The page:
Notary-general of Aragon, and translator from the Arabic; son of the elder Astruc, and, like his father, interpreter, first to Alfonso III. and then to Jaime II.; died about 1334. In 1287 he accompanied Alfonso III. on his war of conquest against Minorca; andseven years later (1294) Jaime II. appointed him notary-general for the kingdom and the royal dependencies. By virtue of this appointment all merchants doing business in the country who were acquainted only with the Arabic language, and who desired to have documents translated from the Arabic into Spanish, or duplicated, or acknowledged, were forced to appear before Bonsenyor or his representative.

In 1305 Jaime II. granted him a passport to enable him to visit Provence, probably in the interests of Jewish studies, which at that time were proscribed. On Nov. 4, 1310, as a sign of royal favor, and by the influence of the king's body-physician, John Amely, Bonsenyor was exempted from all taxes, whether personal or public, to which the Aljama of Barcelona was subject. The king also ordered that neither Bonsenyor nor his children should be molested on account of unpaid taxes, and that he should be at liberty to enter or leave the "Juderia," or Jewish quarter, at will. Bonsenyor was especially honored when the king ordered him to gather Arabic maxims and translate them into Catalan for the use of the princes. This collection, which for centuries remained in manuscript, was published in part in "Documentos Ineditos de la Corona de Aragon," vol. xiii., and in the "Revista Catalana" (1889). The same year this work, copied from a manuscript in Palma, appeared complete under this title: "Jehuda Bonsenyor, Libre de Paraules e Dits de Savis e Filosofs, Los Proverbis de Salomo, . . . per Gabriel Llabrés y Quintana" ("Biblioteca d'Escriptors Catalans"; Palma, Majorca, 1889). Jacob Zadik de Ucles undertook a Spanish translation of this work in 1402 under the title "Libro de Sabios é Philosophos."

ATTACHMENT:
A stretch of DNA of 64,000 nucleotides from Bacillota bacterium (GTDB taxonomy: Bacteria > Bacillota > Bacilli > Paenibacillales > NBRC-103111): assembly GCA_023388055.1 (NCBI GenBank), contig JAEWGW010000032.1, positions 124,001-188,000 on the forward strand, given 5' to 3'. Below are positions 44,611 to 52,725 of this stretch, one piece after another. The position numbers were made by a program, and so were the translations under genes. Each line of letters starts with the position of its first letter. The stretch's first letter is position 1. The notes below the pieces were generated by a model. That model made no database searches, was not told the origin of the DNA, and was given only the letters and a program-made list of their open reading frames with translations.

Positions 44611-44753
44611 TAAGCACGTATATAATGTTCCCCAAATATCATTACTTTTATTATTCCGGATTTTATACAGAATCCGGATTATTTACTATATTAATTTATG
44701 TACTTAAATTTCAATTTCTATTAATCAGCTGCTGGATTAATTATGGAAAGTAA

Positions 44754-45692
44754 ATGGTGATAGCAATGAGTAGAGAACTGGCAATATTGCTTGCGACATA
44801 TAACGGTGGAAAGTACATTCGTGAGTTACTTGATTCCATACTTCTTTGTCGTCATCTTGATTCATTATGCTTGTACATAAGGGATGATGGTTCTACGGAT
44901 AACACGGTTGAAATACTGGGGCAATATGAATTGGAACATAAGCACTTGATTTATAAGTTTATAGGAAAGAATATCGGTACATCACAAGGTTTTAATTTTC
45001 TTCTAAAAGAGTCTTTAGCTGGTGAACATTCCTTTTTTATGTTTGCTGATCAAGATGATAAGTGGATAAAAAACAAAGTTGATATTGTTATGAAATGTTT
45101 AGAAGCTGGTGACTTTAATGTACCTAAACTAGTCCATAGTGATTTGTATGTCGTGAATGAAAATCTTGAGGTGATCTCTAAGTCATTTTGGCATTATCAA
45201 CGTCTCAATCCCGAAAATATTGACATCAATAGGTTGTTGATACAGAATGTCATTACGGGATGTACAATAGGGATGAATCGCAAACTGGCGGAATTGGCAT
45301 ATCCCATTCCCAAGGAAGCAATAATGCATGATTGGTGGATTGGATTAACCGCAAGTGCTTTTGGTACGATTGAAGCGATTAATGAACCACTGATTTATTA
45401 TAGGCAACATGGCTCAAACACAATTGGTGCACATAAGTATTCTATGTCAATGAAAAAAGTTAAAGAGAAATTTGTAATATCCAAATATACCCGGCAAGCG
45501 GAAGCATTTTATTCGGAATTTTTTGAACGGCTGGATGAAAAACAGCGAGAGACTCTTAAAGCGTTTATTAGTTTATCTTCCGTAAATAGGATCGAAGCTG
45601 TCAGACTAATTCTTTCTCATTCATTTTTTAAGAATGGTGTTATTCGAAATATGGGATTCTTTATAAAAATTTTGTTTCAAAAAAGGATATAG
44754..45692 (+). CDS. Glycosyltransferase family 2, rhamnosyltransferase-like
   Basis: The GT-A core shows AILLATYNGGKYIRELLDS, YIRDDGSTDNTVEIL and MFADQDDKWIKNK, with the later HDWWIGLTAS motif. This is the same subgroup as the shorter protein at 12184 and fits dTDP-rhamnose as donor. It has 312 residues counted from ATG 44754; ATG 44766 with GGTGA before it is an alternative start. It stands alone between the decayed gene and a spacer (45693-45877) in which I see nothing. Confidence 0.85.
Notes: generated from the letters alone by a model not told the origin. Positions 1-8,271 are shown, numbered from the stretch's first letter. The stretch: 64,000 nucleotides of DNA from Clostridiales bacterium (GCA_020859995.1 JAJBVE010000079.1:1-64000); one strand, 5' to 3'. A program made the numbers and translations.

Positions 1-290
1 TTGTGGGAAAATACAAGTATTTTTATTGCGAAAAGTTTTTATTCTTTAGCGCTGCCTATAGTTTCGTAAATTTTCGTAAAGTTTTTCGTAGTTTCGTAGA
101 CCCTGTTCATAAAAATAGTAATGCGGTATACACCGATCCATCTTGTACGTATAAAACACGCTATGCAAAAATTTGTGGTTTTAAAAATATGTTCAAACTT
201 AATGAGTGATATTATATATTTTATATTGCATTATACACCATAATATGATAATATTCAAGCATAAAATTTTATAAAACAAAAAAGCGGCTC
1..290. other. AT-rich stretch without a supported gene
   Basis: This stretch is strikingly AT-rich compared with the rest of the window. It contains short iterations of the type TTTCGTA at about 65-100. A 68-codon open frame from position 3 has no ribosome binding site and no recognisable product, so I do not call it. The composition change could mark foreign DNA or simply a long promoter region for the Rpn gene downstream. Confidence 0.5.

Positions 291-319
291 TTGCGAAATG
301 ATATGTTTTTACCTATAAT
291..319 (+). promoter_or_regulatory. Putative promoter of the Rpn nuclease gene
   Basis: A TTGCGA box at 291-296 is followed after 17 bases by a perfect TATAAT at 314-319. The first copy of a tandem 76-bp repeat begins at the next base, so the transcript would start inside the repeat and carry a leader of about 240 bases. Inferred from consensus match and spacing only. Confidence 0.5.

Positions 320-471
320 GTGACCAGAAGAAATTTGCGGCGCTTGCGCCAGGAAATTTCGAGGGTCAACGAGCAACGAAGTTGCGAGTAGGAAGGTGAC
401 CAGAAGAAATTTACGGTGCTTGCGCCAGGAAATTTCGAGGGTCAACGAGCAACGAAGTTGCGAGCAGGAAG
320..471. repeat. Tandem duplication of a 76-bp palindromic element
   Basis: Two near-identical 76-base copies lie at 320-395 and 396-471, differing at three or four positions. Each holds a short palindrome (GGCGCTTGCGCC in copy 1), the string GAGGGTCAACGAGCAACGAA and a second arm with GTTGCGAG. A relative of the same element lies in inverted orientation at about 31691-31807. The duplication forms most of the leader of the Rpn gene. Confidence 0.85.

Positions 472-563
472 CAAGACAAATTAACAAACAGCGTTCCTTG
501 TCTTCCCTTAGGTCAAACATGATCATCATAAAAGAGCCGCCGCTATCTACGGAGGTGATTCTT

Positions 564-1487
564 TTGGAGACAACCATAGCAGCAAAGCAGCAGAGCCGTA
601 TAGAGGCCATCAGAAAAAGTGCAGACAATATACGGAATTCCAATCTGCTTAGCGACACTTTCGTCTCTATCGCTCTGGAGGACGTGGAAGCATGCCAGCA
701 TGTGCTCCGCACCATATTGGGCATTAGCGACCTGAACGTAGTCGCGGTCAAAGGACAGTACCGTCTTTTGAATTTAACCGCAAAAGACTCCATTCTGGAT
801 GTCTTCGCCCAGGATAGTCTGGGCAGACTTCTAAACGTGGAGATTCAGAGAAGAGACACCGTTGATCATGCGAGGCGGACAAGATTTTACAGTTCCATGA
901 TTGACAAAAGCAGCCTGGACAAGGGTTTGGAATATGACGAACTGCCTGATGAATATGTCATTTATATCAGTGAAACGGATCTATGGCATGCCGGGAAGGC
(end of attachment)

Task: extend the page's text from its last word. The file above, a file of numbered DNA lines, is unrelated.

The sayings gathered by Bonsenyor are 753 in number and are divided into 67 chapters. Because of their terseness and their bearing upon local conditions, they are used to this day by the people in Majorca and Catalonia. Some of them are exceedingly pithy and to the point, such as: "Whoever answers quickly, errs easily"; "Whoever hears badly, answers badly"; "Wealth has its own nobility"; "Too many sailors will sink the ship," which corresponds to the English proverb, "Too many cooks spoil the broth." Bonsenyor took most of this collection from Hebrew adaptations of Arabic originals; a part is taken bodily from a similar collection, the "Mibḥar ha-Peninim," by Solomon ibn Gabirol.

  • Gabr. Llabrés, as quoted, on Introduction and Appendix, with several original documents;
  • Kayserling, Gesch. der Juden in Spanien, i. 161;
  • idem, in Jewish Quarterly Review, viii. 632;
  • Steinschneider, Hebr. Uebersetzungen, pp. 977-979;
  • Revue Etudes Juives, iv. 58.
G. M. K.
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